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Permanent Magnet Alternator Torque and volts?

Discussion in 'Electronic Basics' started by BobG, Jun 9, 2005.

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  1. BobG

    BobG Guest

    Is there a 'rule of thumb' for figuring out much torque it takes to put
    out xx volts and yy amps from a PMA given the gauss of the magnet and
    the N turns of the coils? Should spin free open circuit, and really
    stall out short circuit, and be somewhere in the middle during
    operation. I guess the 'max power' point is when the load drags the
    volts down to half the open circuit value? I guess the current here
    would be half the short circuit current too? I want to rig the pwm
    controller to not load down the pma too much under low power/low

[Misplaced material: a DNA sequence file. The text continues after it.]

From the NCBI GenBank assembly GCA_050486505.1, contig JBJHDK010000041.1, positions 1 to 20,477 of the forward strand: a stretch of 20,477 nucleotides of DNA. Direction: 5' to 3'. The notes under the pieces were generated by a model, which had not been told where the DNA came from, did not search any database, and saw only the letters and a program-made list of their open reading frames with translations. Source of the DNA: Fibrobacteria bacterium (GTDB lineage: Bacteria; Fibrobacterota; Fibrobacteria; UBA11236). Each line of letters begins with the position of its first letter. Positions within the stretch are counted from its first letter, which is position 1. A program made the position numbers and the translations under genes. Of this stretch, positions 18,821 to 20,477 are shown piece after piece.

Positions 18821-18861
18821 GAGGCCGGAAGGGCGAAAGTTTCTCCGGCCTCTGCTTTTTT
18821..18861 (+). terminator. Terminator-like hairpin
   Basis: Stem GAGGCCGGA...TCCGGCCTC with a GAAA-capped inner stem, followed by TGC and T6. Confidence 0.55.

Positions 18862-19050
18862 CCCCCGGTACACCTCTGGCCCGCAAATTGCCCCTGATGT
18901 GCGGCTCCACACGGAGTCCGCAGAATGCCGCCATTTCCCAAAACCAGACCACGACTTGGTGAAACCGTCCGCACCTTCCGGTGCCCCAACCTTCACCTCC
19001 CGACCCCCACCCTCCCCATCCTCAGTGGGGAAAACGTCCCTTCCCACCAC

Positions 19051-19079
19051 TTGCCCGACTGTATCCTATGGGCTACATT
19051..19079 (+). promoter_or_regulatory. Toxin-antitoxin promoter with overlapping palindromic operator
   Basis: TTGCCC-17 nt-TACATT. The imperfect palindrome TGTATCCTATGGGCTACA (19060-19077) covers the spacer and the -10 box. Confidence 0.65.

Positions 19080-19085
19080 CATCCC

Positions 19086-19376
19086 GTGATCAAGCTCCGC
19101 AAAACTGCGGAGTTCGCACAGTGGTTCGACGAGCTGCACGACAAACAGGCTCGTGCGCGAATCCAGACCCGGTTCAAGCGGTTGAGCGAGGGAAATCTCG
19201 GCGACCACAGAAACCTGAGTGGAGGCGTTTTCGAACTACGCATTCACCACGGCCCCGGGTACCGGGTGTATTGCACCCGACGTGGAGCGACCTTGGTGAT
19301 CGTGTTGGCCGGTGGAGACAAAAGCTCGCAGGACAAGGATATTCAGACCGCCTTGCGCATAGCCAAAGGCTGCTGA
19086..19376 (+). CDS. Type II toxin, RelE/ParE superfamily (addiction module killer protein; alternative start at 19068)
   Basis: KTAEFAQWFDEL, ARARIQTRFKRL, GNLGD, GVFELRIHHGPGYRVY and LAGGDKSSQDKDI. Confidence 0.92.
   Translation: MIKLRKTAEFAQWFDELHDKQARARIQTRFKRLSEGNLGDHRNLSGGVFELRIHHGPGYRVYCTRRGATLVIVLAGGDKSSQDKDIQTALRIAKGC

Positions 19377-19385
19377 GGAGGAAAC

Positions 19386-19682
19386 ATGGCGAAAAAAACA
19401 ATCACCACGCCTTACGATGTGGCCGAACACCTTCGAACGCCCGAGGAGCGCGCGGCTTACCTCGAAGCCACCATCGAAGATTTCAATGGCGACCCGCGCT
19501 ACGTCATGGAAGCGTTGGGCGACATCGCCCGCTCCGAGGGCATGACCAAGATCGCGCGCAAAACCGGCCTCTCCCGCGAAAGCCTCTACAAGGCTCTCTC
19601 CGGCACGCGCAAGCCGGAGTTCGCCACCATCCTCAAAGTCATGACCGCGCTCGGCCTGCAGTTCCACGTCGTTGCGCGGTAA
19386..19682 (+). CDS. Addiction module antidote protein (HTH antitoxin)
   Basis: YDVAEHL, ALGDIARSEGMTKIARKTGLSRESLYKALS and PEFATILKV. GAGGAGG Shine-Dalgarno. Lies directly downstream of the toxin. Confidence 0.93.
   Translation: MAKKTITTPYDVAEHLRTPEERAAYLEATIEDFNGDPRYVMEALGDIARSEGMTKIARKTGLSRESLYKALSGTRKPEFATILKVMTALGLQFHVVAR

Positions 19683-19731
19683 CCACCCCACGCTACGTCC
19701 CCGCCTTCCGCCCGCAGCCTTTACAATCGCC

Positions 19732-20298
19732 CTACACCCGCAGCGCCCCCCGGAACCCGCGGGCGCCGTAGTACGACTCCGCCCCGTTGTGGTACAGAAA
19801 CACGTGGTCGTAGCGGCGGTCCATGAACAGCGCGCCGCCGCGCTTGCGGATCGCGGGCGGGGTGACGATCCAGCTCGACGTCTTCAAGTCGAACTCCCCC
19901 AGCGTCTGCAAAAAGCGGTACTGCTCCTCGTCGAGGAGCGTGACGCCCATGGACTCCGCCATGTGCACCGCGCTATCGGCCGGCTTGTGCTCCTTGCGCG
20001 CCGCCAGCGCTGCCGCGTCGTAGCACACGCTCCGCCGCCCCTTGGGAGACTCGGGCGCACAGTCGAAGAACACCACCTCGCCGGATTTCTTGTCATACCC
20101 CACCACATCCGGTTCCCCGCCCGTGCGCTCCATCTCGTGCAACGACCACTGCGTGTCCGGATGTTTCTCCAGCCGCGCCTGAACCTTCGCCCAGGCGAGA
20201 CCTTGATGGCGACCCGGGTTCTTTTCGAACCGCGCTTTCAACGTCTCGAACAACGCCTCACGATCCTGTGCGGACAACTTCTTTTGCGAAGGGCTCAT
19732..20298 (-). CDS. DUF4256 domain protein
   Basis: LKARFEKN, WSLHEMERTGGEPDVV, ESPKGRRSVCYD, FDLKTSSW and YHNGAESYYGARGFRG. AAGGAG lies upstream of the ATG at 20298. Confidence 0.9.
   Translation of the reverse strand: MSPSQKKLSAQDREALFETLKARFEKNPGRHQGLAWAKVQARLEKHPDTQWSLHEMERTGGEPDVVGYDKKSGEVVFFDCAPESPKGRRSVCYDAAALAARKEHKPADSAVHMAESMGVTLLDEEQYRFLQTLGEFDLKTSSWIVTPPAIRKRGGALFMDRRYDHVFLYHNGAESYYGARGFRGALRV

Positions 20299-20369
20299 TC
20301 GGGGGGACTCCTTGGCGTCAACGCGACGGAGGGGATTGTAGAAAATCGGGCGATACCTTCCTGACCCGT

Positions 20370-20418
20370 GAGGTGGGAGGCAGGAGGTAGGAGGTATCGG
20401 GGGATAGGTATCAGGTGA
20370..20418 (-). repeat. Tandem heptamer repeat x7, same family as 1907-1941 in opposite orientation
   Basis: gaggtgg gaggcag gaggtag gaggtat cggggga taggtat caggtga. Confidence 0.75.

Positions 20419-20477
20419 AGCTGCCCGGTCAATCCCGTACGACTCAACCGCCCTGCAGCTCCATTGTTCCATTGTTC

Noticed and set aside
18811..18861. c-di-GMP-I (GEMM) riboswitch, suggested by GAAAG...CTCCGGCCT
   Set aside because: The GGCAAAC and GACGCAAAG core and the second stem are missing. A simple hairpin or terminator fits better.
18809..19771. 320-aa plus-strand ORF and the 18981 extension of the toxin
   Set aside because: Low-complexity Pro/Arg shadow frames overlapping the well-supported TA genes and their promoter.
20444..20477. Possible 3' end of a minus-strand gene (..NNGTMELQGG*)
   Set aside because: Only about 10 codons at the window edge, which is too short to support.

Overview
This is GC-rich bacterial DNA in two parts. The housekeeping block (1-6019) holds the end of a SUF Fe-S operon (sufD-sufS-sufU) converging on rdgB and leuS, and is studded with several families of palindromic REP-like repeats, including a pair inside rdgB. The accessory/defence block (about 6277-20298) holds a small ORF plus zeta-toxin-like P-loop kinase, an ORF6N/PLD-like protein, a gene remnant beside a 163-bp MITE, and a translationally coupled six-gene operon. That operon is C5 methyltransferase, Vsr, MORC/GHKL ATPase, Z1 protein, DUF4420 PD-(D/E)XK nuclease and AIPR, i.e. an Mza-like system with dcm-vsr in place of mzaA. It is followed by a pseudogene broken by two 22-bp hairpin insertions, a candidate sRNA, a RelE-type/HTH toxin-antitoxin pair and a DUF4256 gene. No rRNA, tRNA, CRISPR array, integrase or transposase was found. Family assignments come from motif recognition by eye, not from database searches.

torque/ slow spinning conditions, like from a stirling or micro hydro.
    In general volts (and current) is proportional to rpm... someone got
    some formulas that are a little more specific?
     
  2. John - KD5YI

    John - KD5YI Guest

    Horsepower = Volts*Amps/746 = torque*RPM/5252 with torque in lb*ft.

    John
     
  3. Don Kelly

    Don Kelly Guest

    First of all. the torque to produce a voltage xx is 0. Torque is not related
    to voltage per se. Torque is related to current.
    If you can find the voltage -easiest done by spinning it and measuring it.
    then you will get a relationship E=Kw where E is in volts and w is in
    radians/ sec (2*Pi*60 rad/sec =1 rpm)
    Then a rough guide is Torque =KI torque in Newton meters and I in amps.
    same K as above.

    The relationship between E and I depens on the load.

    Finding the max power is another problem and it will not be at the half
    voltage level. Do you really want to be operating there? the alternator
    won't want to be operating there. It is a little different than what is
    implied by the maximum power theorem which implies matching load impedance
    to the alternator impedance., not the other way around (it also implies <50%
    efficiency)
     
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